Poverty: Children

Work and Pensions written question – answered at on 23 May 2011.

Alert me about debates like this

Photo of Graeme Morrice Graeme Morrice Labour, Livingston

To ask the Secretary of State for Work and Pensions how he plans to ensure that a focus on the eradication of child poverty is maintained in implementing his proposal to replace the Child Poverty Commission with a Social Mobility and Child Poverty Commission.

Photo of Maria Miller Maria Miller The Parliamentary Under-Secretary of State for Work and Pensions

The Government remain committed to eradicating child poverty. The Child Poverty Strategy, published on 5 April, sets out the broad range of policies which are being implemented to ensure that disadvantaged families have the help they need to lift themselves out of poverty and that children from poorer backgrounds have the same opportunities as other children to achieve their full potential as they grow up. The strategy also announces our intention to create a stronger Social Mobility and Child Poverty Commission with a broader remit.

Broadening the remit of the commission will not reduce the focus on child poverty. Rather, it will ensure that poverty is considered in the context of improving life chances and reducing the intergenerational transfer of poverty. Improving life chances and increasing social mobility are absolutely necessary if we are to have a sustainable impact on child poverty and it is right that there should be an explicit requirement for the commission to consider these issues.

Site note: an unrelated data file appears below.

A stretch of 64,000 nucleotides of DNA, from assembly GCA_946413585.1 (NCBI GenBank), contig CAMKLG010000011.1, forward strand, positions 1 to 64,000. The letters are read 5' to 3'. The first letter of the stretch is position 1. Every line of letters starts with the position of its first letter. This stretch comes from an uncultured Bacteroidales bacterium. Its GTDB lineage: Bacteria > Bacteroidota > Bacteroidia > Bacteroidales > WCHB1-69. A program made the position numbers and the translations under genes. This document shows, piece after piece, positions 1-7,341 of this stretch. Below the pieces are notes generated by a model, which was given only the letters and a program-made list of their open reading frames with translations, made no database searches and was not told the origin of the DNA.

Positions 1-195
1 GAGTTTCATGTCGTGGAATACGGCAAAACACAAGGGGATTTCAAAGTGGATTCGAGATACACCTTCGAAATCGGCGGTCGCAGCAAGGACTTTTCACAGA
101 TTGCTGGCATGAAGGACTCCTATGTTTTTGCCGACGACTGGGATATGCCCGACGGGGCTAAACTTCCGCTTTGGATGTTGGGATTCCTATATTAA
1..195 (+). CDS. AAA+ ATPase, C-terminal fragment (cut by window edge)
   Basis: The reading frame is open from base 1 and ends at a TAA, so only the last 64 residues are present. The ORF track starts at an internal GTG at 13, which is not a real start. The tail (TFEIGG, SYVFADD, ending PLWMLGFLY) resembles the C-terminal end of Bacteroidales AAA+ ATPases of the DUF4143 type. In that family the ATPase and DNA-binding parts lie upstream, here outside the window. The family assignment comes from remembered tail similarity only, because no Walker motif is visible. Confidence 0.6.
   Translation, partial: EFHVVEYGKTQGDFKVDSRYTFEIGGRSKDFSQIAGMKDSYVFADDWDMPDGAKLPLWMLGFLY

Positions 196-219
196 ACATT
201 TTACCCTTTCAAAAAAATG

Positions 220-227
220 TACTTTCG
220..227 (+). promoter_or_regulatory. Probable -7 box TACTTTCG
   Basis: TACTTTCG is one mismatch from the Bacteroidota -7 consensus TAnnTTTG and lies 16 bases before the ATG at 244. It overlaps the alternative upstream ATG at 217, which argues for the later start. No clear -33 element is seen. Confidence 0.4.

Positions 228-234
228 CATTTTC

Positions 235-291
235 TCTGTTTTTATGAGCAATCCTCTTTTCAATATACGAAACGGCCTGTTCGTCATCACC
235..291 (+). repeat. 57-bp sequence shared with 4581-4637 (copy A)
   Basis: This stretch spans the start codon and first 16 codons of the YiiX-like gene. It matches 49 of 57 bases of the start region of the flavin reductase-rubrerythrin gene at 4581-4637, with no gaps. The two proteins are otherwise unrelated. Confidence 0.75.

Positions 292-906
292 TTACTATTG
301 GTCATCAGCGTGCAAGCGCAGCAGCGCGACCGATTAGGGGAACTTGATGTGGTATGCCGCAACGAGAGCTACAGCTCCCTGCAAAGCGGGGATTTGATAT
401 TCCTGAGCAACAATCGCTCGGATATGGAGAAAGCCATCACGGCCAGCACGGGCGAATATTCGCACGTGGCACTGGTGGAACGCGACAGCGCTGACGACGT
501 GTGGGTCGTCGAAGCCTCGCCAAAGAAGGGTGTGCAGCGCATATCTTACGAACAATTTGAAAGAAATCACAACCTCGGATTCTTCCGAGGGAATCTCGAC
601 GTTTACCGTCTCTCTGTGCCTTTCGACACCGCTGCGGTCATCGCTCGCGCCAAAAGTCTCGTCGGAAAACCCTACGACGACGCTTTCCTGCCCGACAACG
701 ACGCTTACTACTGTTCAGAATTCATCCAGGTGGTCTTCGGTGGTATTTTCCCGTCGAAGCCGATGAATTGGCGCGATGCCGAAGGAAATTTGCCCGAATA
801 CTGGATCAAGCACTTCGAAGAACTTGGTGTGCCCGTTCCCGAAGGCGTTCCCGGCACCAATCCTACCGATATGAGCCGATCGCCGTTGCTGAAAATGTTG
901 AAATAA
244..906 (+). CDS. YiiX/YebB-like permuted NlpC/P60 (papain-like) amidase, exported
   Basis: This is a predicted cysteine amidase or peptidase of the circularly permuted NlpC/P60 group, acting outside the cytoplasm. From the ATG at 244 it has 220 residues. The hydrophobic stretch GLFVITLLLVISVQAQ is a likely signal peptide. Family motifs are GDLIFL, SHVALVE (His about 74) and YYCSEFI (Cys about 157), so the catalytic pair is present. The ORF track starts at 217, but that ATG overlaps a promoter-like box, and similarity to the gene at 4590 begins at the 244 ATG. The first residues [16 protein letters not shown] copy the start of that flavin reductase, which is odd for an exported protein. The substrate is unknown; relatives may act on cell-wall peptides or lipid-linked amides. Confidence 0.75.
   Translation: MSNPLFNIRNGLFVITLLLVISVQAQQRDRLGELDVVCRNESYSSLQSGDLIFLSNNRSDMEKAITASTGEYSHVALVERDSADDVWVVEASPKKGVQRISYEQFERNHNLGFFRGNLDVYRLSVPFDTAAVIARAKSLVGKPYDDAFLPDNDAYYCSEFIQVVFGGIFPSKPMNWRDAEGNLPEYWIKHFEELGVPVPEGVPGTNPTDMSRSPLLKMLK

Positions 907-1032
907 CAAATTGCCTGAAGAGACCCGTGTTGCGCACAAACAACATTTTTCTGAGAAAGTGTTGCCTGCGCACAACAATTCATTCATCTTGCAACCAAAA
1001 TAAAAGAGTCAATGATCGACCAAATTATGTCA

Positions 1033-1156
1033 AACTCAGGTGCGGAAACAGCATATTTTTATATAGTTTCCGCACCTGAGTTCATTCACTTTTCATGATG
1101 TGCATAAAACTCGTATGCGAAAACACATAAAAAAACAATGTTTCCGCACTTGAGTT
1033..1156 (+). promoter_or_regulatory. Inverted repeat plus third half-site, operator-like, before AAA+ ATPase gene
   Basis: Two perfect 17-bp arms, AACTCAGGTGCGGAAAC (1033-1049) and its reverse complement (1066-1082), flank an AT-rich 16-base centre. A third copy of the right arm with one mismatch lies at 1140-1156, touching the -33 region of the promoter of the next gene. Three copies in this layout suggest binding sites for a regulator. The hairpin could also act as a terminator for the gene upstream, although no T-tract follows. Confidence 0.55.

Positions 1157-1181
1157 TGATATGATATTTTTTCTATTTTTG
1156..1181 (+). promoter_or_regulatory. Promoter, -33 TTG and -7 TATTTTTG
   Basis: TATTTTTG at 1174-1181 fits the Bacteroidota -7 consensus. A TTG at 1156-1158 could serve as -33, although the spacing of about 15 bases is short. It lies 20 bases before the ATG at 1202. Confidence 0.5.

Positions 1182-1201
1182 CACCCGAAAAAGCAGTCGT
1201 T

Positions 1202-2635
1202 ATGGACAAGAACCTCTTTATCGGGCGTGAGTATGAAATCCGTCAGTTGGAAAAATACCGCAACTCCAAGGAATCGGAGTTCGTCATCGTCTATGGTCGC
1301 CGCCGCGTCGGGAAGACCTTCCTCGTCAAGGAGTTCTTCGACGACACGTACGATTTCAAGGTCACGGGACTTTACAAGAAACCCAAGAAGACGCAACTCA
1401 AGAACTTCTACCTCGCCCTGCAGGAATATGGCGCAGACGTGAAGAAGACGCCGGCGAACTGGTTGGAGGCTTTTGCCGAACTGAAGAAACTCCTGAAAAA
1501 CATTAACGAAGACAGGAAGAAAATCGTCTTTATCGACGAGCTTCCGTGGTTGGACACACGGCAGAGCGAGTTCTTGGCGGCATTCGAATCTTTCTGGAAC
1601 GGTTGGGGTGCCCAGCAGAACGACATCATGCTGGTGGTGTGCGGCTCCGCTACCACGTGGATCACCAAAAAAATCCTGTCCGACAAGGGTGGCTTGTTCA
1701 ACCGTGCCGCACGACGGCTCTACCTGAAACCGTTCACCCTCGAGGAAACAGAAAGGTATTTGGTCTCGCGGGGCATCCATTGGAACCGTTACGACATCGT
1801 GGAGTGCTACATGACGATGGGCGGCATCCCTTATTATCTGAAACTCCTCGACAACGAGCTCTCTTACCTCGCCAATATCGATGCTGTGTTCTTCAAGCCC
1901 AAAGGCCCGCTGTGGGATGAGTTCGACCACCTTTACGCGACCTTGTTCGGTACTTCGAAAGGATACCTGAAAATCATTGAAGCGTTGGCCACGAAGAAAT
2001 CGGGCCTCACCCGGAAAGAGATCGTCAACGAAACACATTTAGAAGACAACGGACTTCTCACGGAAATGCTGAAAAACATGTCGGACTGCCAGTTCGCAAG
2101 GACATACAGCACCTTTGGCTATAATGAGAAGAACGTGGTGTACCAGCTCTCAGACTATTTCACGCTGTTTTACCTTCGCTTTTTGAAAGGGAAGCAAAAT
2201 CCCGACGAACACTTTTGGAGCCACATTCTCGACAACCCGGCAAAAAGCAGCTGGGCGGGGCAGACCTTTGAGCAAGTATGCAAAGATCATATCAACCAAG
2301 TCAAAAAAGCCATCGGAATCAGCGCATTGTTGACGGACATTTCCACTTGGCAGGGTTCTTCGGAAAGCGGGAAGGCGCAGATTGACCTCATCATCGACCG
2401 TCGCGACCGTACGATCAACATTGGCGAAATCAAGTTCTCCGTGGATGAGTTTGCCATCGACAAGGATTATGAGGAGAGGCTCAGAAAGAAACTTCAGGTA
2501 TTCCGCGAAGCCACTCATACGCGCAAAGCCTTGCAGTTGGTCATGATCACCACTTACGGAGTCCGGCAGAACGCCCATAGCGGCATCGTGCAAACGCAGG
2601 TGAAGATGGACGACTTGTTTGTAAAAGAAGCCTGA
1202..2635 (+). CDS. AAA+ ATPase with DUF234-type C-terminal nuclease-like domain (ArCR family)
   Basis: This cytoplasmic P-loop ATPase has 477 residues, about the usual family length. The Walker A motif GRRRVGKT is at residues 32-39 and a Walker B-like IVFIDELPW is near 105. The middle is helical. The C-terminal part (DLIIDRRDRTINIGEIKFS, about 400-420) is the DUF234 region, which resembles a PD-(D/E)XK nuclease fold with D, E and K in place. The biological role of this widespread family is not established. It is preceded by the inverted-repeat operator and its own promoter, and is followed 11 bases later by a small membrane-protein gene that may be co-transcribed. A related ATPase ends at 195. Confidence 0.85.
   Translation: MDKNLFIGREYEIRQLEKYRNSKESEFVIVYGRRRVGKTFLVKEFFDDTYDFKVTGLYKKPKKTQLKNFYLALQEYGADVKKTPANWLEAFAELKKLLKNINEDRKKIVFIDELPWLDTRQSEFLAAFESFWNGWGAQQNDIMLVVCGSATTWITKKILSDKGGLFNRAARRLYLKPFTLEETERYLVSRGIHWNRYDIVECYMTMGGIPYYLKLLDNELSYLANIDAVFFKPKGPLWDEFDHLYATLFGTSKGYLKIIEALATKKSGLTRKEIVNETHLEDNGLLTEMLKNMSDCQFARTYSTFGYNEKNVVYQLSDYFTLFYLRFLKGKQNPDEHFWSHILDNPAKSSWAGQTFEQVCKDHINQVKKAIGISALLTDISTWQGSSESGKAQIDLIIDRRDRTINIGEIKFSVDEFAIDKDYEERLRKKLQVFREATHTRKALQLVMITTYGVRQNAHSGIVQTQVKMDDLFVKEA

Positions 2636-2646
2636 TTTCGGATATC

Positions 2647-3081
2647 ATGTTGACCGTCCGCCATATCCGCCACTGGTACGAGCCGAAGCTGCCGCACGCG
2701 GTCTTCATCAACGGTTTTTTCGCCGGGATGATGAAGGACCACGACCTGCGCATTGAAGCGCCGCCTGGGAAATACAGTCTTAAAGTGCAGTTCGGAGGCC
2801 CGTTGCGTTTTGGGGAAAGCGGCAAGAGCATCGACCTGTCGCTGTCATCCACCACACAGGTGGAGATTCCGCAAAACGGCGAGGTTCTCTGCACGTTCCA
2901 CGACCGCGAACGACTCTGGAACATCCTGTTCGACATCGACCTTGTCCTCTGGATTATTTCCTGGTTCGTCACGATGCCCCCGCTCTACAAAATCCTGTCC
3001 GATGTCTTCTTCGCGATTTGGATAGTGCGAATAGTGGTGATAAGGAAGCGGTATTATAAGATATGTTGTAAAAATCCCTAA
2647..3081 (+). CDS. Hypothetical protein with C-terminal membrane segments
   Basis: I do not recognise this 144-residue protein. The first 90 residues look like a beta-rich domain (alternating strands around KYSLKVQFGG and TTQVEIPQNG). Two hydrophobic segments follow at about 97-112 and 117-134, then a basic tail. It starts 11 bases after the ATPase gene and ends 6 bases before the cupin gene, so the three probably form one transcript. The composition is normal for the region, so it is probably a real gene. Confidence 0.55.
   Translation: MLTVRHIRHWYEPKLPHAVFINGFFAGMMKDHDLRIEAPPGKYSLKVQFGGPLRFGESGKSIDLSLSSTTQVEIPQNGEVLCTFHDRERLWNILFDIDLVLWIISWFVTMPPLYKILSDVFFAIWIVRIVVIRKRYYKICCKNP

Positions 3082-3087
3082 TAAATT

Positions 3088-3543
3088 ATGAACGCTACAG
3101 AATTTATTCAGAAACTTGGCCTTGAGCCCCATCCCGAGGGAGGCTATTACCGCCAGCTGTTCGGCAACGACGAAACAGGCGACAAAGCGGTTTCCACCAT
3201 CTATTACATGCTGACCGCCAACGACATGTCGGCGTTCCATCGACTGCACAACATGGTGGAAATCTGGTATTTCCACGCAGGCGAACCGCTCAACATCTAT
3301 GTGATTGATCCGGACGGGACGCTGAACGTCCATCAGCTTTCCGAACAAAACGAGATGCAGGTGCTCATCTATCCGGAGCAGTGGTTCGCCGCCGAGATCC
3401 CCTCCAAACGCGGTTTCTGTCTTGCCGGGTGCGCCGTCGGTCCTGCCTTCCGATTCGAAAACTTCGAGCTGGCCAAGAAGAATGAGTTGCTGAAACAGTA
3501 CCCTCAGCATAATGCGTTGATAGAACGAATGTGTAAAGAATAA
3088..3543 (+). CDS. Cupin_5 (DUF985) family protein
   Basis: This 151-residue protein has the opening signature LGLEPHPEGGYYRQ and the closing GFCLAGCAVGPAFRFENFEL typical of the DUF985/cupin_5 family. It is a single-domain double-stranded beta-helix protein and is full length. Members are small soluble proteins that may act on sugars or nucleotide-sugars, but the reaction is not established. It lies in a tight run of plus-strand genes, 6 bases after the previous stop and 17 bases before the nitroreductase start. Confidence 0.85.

The changes to the commission are also intended to improve the ability of the commission to hold the Government to account. We are giving the commission a duty to publish independent annual reports assessing progress towards meeting the child poverty targets and implementing the Child Poverty Strategy. We believe that this regular independent assessment will drive progress towards our goals. It also represents a clear commitment from Government to ensure that the issue of child poverty remains high on the agenda.

Does this answer the above question?

Yes1 person thinks so

No0 people think not

Would you like to ask a question like this yourself? Use our Freedom of Information site.